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COVID-19 booster shots at U.S. Army installations in Europe will be given only to people in high-risk categories for the remainder of the year. Boosters for all eligible people 18 and up are expected to become available at the bases in early 2022.
COVID-19 booster shots at U.S. Army installations in Europe will be given only to people in high-risk categories for the remainder of the year. Boosters for all eligible people 18 and up are expected to become available at the bases in early 2022. (Alexander Riedel/U.S. Air Force)

NAPLES, Italy — U.S. Army bases in Europe will defer most COVID-19 booster shots until early 2022 as the service instead prioritizes unvaccinated personnel and high-risk people.

In a statement Monday, Army health officials in Europe said booster shots will be given in the near term to seniors 65 and older, those at risk of serious illness and mission-essential workers. Immunizing unvaccinated service members and children is also part of the revised focus, the statement said.

Gino Mattorano, a spokesman for the Army’s Regional Health Command Europe, said that “very early in the new year,” all eligible people 18 and older are expected to be able to receive boosters at Army medical facilities.

The Army’s statement comes amid new federal guidelines announced Friday recommending COVID-19 booster shots for adults who were fully vaccinated with the Pfizer or Moderna shots at least six months ago.

Health officials are increasingly concerned about a surge in COVID-19 as vaccine effectiveness wanes and holiday travel, parties and family gatherings make people more susceptible to infection.

While the Defense Department has mandated that military members and civilian workers must be fully vaccinated, booster shots remain optional.

Even so, demand for the shots appears to be high at some U.S. military hospitals in Europe, including those in Germany and Italy.

Americans can get a booster shot in parts of Germany without having to go through the military. Various German states are offering mobile COVID-19 immunization stations or reopening vaccination centers, and officials say Americans are welcome.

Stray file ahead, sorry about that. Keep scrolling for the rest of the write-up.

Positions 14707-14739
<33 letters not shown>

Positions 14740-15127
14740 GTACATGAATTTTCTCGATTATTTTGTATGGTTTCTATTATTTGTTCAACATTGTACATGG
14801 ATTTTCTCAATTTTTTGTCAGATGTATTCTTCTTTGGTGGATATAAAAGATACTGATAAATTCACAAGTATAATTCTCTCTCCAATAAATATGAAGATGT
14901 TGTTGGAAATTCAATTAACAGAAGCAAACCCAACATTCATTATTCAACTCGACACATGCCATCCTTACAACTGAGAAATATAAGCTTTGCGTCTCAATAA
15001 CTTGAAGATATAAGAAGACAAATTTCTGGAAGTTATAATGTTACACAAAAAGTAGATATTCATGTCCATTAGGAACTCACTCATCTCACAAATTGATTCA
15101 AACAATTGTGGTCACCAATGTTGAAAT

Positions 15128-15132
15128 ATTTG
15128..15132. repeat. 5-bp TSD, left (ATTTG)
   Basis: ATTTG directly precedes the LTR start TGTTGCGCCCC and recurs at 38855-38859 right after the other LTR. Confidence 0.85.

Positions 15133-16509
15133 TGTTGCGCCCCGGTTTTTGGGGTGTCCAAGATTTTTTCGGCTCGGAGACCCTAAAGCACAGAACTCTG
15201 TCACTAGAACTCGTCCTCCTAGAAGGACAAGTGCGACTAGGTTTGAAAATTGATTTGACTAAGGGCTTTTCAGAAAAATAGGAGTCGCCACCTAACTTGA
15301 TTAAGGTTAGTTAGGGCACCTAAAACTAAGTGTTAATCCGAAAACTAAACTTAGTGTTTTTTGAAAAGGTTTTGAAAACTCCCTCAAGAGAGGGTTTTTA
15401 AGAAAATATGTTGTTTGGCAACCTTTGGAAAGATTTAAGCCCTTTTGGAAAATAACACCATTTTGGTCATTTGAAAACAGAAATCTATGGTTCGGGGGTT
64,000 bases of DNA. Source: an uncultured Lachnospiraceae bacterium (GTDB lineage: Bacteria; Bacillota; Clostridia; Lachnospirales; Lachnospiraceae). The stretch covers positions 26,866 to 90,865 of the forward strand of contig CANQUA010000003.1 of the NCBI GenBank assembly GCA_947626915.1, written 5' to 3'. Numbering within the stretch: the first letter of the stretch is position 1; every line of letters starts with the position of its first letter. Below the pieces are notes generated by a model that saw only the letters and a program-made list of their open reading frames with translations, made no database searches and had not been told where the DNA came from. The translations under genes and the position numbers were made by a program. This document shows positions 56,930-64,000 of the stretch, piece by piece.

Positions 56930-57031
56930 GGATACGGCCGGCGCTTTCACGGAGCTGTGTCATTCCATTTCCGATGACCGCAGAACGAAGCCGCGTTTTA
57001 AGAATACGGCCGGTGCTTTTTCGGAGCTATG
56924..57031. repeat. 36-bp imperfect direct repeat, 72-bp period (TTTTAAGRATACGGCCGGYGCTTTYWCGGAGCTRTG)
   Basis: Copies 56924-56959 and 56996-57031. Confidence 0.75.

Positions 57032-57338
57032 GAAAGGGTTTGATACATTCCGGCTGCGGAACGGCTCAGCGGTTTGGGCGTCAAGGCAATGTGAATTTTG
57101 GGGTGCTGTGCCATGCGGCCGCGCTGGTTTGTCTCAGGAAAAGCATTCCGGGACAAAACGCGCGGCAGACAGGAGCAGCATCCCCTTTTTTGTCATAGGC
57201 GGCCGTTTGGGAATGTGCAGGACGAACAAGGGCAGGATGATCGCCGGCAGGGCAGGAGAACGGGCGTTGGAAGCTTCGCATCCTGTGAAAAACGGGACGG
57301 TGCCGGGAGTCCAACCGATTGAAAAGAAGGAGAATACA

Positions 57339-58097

The U.S. naval hospital in Naples was accepting appointments Monday for people 18 and older who were fully immunized at least six months prior, but by mid-afternoon, available appointments were fully booked through Dec. 10.

Naples is offering all three vaccines for booster shots and had given about 650 jabs since Monday, said Lt. Cmdr. Megan Potter, a spokeswoman for U.S. Naval Hospital Naples, on Tuesday. 

Potter said the hospital monitors the online appointment site daily and opens additional slots based on demand and clinic and staff availability. 

“As COVID-19 boosters are provided in multi-dose vials, appointments are released in grouped sets to prevent and minimize vaccine wastage,” Potter said. 

The hospital at Naval Air Station Sigonella in Sicily had Moderna and Johnson & Johnson boosters available by appointment only at its two clinics, according to the base web page.

However, service members assigned to the base’s flight line clinic could get the shot on a walk-in basis, the web page said.

Navy hospital spokespeople for Sigonella and Souda Bay in Crete were unable to respond Monday to requests for more information.

At Aviano Air Base in Italy, officials announced on Facebook that booster shots using only the Pfizer vaccine were available Monday for all adults at its walk-in clinic. Later in the day, they announced that the shots also would be available Tuesday and Wednesday.

All three vaccines will be available starting Nov. 29, and walk-in booster shot administration will be offered every Friday starting Dec. 3, the base clinic said Monday on Facebook.

"During the first few weeks, we do expect a large number of people to come in, so if you only recently became eligible, it may be best to give it a few weeks before coming,” Dr. Mark Lamson, medical director for allergy and immunizations at Aviano, said in a separate post Friday.

Booster shots weren’t yet available Monday to U.S. military members stationed at Royal Air Force Lakenheath in England.

In preparation for booster availability, officials there were encouraging online sign-ups through the the Defense Health Agency portal, said Capt. Marie Ortiz, a U.S. Air Force spokeswoman at Lakenheath.

At Ramstein Air Base in Germany, medical officials were limiting booster shots.

Only service members 18 and up, Defense Department teachers, seniors 65 and older and people who live or work in high-risk settings and were fully immunized six months ago or longer were eligible, said Lt. Col. Will Powell, a spokesman for the 86th Airlift Wing.

Because of high demand, the base no longer will offer walk-in clinics for boosters. At one such clinic Friday, about 750 doses of both Moderna and Pfizer were administered, he said.

Booster shots will be given by appointment only to ensure priority for active-duty and essential personnel, he said, adding that an online appointment link will be posted to the base’s COVID-19 page as soon as it is available.

Stars and Stripes reporters Jennifer Svan, Kyle Alvarez and Norman Llamas contributed to this report.

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Alison Bath reports on the U.S. Navy, including U.S. 6th Fleet, in Europe and Africa. She has reported for a variety of publications in Montana, Nevada and Louisiana, and served as editor of newspapers in Louisiana, Oregon and Washington.
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